La Porte names 2018 Norman J. Hubner Athletic Hall of Fame inductees.

by | Dec 22, 2017 | RRSN News | 0 comments

The La Porte High School Athletic Department is pleased to announce the 2018 Norman J. Hubner Athletic Hall of Fame inductees.  The following individuals will be inducted on January 26, 2018 between the JV & varsity boys basketball games vs Crown Point.


Chuck Ford built La Porte High’s wrestling program from the ground up and his tireless work paid off with three individual state champions before he left for the head job at Carmel.

Chuck is a 1968 graduate of LPHS and earned four varsity letters in wrestling. He compiled a record of 42-21-3 while cutting weight each year from 160 pounds to 127. He was a sectional champion as a junior and senior, being team captain, high scorer and MVP in his final season.

After wrestling at Ball State University, he returned to La Porte and was mentored by Jack Beck at Kesling Middle School where he began building programs at the elementary and middle school levels. He eventually became head coach at LPHS and posted a 62-39-4 record. During that time he coached Mark Scott, Jerry Jackson and Vince Stigler to state championships. He also tutored eventual champion Matt Graham in his formative years.

Chuck’s record at Carmel was 74-24-1 with individuals taking third and fifth at the state. Between the two schools he sent 26 wrestlers to the state finals in 13 years, winning five team sectionals, four regionals and three semistates. He twice was nominated for National Coach of the Year and made the Indiana Wrestling Coaches Association Hall of Fame in 1991.

Another special honor while teaching at Carmel came in 1990 when he was named Indiana Geography Educator of the Year.

He also was an instructor at the prestigious Doug Blubaugh Top of the World Sports Camp for 15 years and coached a team which went to China.

“I could never tell anyone at the end of the season what our record was. My priority was how I could make these kids be the best they could be,” he says proudly.


Jonell Pinkerton-McKenzie was a four-sport athlete – a rarity even for the era in which she played. Many of today’s athletes specialize in just one sport. Leadership and competitiveness were two of her greatest assets.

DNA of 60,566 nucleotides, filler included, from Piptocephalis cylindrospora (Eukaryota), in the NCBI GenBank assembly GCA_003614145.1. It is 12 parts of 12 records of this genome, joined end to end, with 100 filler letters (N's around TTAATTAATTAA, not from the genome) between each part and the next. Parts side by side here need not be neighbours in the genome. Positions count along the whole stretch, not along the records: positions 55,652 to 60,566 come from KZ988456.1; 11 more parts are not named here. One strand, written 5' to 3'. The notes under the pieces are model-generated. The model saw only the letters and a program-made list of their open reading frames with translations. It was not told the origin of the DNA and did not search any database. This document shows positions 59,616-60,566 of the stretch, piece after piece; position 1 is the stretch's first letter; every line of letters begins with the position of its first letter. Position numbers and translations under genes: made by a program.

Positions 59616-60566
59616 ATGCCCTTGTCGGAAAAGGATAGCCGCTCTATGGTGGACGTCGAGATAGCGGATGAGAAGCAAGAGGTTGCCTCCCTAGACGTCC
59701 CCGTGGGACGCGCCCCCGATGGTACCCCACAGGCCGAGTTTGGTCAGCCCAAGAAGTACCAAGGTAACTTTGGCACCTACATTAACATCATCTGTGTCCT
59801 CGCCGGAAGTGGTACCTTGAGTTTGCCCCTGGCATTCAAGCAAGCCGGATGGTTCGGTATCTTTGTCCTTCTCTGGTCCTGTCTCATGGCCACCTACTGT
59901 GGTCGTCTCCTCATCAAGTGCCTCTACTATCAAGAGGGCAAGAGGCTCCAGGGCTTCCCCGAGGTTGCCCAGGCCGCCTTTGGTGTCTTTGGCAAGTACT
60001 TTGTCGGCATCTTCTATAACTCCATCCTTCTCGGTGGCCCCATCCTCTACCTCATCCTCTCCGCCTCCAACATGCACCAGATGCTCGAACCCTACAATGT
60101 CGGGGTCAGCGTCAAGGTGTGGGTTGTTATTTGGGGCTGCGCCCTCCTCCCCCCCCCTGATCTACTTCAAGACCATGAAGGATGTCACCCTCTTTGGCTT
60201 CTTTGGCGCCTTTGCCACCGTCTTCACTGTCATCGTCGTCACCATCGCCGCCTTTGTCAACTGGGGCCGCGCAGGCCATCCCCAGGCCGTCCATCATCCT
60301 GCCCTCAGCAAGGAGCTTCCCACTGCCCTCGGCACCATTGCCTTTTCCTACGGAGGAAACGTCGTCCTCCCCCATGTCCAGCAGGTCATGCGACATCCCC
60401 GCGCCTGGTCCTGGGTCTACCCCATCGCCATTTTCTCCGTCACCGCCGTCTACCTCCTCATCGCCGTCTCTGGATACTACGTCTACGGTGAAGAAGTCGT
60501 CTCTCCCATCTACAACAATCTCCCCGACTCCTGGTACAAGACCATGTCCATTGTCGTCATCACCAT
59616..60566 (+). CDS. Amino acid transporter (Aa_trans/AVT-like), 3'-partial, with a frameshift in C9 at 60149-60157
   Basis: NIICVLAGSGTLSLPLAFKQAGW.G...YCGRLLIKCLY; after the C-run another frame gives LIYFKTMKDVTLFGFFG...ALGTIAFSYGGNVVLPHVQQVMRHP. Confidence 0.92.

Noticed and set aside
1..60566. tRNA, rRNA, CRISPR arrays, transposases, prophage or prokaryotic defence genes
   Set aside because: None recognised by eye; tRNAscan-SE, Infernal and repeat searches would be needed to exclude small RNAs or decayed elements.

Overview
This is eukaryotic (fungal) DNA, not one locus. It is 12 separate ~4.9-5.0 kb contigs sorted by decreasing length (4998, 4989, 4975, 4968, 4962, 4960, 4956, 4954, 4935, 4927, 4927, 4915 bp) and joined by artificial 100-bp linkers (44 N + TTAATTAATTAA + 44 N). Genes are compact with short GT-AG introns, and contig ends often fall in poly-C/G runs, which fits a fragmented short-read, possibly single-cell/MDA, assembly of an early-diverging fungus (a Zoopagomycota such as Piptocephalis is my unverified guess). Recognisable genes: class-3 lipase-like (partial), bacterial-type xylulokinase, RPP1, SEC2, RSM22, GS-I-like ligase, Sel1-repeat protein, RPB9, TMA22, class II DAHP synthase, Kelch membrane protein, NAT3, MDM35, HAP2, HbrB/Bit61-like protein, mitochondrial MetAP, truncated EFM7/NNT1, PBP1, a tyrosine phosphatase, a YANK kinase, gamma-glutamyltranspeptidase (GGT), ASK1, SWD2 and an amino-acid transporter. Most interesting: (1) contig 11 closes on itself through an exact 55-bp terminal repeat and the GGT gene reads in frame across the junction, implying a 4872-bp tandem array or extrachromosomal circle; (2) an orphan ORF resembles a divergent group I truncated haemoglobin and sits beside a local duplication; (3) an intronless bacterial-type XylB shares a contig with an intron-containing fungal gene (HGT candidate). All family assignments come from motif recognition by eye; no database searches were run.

The 1991 LPHS graduate says, “I loved that I had the opportunity to letter in four sports and it made me a better (overall) athlete.”

The 5-foot-8 outside hitter lettered three times in volleyball and – another rarity – was co-captain and mental attitude award winner every year. She still says that being named co-capt. as a sophomore “was my best achievement – that I could be a leader with Amy VanSchoyck.”

Jonell also lettered three times in basketball as a guard and was co-capt. and mental attitude winner during her junior and senior years. She lettered twice in track where she competed in the 400, 800, long jump, high jump and three relays.

Though she lettered just twice as a softball center fielder, she says that actually was “my first love.” Then she adds this blockbuster: “My only regret in all four years was that I really wanted to (also) play tennis my senior year. I didn’t care if it was only JV.”

Jonell received a volleyball scholarship to Butler University and pointed out,”The Lord used sports to encourage me to go to college” and she became the first person in her family to get a college degree when she graduated in 1995.

She started all four years and was a defensive specialist. In addition, she served as president of the Fellowship of Christian Athletes huddle at Butler for two years and met her future husband, Bryan McKenzie, while working at an FCA summer camp.